It's been several months since my last update, so here is the latest news on my thyroid: I don't have one.
If I lived in the Marvel Universe, my thyroid and I probably would have been reunited by now, in a cataclysmic battle the likes of which has never been seen before, at least if you don't count the summer crossovers that Marvel has foisted upon its readers every one of the last seventeen years. This all would have started after my thyroid started to absorb nutrients and chemicals after hospital employees failed to dispose of it properly, until it assumed a hideous mockery of life. I can imagine it, even now, crawling across Iowa, eager to destroy me in retaliation for sundering it from the rest of my body.
Conversely, I just as easily can see myself having been driven to a life of crime by my thyroidectomy. Imagine a supervillain with a name like "Thyroid Man" or (better yet) "Doctor Thyroid," waylaying unsuspecting people in the alleys and streets of New York, pulling their thyroids from their necks and putting them into his own, in an attempt to replace his. It's not much of a life, admittedly, but it'd be a great way to meet either Daredevil or Spider-man, and get his autograph. Of course, with my luck I'd get taken out by some low-budget superhero like "D-Man," the Captain America sidekick-wannabe with a B.O. problem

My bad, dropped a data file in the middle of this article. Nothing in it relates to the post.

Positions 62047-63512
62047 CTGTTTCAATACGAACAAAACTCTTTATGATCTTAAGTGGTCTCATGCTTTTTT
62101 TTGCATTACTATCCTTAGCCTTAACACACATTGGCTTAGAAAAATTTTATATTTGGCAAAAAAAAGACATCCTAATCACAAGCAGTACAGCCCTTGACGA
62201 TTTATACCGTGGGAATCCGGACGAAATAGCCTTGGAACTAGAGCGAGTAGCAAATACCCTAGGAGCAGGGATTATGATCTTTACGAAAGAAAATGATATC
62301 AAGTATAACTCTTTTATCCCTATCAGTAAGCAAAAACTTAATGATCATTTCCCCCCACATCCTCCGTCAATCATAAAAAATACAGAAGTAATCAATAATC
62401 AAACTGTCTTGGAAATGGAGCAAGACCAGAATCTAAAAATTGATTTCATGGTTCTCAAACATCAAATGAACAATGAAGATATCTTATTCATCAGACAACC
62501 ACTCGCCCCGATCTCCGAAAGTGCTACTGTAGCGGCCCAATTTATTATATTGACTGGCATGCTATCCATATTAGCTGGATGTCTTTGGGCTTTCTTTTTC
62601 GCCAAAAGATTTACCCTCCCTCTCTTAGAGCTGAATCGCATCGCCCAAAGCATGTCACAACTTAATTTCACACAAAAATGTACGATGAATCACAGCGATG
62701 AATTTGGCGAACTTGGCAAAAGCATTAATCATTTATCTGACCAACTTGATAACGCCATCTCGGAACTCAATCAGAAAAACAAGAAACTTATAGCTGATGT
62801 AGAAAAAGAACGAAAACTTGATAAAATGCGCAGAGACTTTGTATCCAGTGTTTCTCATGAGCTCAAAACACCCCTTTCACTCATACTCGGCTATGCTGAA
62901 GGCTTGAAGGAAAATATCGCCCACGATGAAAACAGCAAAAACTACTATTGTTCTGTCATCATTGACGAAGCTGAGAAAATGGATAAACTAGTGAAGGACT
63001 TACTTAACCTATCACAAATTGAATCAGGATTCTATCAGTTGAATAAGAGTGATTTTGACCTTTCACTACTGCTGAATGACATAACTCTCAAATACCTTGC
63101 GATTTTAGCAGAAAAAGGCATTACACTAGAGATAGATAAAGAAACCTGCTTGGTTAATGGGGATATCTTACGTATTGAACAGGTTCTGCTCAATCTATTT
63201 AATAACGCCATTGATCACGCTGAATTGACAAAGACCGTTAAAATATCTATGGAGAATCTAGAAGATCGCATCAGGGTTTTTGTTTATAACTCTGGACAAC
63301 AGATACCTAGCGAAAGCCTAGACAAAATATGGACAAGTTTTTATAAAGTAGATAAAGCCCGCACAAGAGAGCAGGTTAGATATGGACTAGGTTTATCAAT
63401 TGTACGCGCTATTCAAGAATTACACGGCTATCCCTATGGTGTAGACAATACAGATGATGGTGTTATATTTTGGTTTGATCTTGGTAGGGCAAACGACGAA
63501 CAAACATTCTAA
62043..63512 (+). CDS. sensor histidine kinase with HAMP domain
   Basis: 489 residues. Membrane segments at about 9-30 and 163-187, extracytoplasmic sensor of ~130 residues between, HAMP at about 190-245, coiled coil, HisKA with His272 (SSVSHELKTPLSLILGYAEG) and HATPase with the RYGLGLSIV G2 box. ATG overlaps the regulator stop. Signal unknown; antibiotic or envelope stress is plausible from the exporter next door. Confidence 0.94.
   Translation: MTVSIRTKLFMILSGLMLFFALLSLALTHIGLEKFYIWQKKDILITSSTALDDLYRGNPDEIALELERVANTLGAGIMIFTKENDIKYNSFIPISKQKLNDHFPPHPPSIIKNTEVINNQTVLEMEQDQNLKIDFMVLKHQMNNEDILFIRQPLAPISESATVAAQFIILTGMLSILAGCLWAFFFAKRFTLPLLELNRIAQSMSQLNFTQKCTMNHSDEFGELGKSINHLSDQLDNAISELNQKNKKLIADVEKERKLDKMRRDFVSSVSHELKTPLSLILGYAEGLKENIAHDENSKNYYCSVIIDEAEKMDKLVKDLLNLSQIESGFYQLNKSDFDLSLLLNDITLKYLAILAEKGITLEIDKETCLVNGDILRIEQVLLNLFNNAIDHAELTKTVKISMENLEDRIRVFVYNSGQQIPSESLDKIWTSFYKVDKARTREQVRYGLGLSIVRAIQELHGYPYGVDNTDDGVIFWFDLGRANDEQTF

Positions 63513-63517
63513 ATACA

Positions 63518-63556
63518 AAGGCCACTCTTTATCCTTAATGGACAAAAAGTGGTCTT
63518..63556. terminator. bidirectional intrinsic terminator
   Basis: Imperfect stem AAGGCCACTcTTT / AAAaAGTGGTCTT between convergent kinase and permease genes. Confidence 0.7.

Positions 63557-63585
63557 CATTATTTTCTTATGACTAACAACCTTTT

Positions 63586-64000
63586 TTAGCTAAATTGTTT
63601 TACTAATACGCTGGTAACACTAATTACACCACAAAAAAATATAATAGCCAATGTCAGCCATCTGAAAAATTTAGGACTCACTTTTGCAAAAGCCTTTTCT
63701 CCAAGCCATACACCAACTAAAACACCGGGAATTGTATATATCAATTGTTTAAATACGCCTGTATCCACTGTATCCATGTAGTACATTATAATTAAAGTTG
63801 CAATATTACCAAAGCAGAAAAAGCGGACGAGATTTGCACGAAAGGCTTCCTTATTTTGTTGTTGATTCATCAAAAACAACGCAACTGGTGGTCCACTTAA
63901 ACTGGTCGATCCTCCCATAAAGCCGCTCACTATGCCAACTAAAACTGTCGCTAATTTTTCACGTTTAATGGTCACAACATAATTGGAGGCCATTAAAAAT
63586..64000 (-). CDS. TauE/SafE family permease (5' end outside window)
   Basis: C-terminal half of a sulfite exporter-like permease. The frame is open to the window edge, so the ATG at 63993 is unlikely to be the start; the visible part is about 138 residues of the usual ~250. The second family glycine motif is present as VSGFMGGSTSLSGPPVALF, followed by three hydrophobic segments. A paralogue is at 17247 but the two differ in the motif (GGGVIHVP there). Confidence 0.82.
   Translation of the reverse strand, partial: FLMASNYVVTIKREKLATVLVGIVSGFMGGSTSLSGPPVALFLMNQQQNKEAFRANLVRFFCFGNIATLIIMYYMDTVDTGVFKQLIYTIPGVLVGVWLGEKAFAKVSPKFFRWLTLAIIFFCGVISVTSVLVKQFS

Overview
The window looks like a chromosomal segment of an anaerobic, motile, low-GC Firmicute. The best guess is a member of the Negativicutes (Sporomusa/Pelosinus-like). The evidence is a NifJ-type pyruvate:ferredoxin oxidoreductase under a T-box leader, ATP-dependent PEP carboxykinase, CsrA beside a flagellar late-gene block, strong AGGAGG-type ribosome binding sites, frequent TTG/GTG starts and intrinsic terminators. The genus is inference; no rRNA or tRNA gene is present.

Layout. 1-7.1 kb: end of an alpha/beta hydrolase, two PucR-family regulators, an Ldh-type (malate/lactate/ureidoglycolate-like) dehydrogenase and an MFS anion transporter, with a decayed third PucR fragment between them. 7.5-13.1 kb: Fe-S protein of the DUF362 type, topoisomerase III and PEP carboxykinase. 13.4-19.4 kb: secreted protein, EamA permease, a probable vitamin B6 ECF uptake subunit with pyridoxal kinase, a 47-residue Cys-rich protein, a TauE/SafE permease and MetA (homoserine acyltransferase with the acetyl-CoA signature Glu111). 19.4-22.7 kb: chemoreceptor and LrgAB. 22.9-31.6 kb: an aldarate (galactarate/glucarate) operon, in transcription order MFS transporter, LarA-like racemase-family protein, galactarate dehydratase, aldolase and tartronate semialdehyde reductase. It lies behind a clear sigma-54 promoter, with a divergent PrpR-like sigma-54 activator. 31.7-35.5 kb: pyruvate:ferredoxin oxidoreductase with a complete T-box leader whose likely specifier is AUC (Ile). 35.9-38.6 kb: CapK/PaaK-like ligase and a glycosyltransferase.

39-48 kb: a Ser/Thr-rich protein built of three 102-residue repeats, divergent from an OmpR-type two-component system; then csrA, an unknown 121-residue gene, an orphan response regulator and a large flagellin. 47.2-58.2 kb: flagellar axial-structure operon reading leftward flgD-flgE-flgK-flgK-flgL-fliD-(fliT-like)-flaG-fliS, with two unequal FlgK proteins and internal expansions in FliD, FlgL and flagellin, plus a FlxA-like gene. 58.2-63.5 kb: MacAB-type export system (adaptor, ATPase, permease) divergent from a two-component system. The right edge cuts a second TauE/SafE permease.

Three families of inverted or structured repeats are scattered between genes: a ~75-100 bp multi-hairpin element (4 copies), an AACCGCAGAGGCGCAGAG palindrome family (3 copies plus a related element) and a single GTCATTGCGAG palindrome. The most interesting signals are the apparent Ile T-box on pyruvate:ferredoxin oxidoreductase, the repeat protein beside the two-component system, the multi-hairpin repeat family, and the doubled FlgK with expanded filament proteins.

Could have been fun either way, as long as D-Man kept away. Instead, I'm pretty sure the thyroid has decayed by now, in whatever landfill or dump they toss medical waste like cancerous organs.
In a more serious vein, my next checkup is slated for October, when I expect to be declared cancer-free.
In the meantime, I'm waiting for my next supply of thyroid medication to arrive in the mail. I ordered the stuff from a mail-order pharmacy not based in Canada about two weeks ago, but I haven't received anything yet. Given that the supply of thyroid hormone I have in the house ran out Sunday, I'd really like to get this today. It's nice to save the money by mail ordering medication, but as I explained to their customer service people when I hadn't received my medication by the expected time, I need this stuff to stay alive over the long haul.
I can renew the old prescription one more time, but since my doctor raised my dosage from 150 mcg of levothyroxin to 200 mcg, I'd prefer to get the newer prescription. It'll boost my energy levels, aid my efforts to lose weight, and since there's supposed to be a six-month supply of the little pills in the bottle, it'll make a better weapon to throw at my marauding thyroid once it finally arrives.